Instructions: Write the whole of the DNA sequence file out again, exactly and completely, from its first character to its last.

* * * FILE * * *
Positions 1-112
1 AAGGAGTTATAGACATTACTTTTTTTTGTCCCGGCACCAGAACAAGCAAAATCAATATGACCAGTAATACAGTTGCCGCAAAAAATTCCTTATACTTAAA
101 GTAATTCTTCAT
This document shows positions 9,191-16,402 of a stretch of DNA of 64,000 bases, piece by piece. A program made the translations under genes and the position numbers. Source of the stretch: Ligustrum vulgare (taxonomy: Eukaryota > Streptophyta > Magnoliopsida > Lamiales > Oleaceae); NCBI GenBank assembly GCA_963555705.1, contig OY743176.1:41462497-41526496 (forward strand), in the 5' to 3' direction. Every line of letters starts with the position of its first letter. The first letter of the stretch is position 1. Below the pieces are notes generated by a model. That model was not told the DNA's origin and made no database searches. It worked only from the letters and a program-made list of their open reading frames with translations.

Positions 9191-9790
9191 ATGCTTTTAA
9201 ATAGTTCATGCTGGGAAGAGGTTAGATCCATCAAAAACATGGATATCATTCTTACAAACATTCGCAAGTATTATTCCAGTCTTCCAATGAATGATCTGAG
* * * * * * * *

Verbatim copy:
Positions 1-112
1 AAGGAGTTATAGACATTACTTTTTTTTGTCCCGGCACCAGAACAAGCAAAATCAATATGACCAGTAATACAGTTGCCGCAAAAAATTCCTTATACTTAAA
101 GTAATTCTTCAT
This document shows positions 9,191-16,402 of a stretch of DNA of 64,000 bases, piece by piece. A program made the translations under genes and the position numbers. Source of the stretch: Ligustrum vulgare (taxonomy: Eukaryota > Streptophyta > Magnoliopsida > Lamiales > Oleaceae); NCBI GenBank assembly GCA_963555705.1, contig OY743176.1:41462497-41526496 (forward strand), in the 5' to 3' direction. Every line of letters starts with the position of its first letter. The first letter of the stretch is position 1. Below the pieces are notes generated by a model. That model was not told the DNA's origin and made no database searches. It worked only from the letters and a program-made list of their open reading frames with translations.

Positions 9191-9790
9191 ATGCTTTTAA
9201 ATAGTTCATGCTGGGAAGAGGTTAGATCCATCAAAAACATGGATATCATTCTTACAAACATTCGCAAGTATTATTCCAGTCTTCCAATGAATGATCTGAG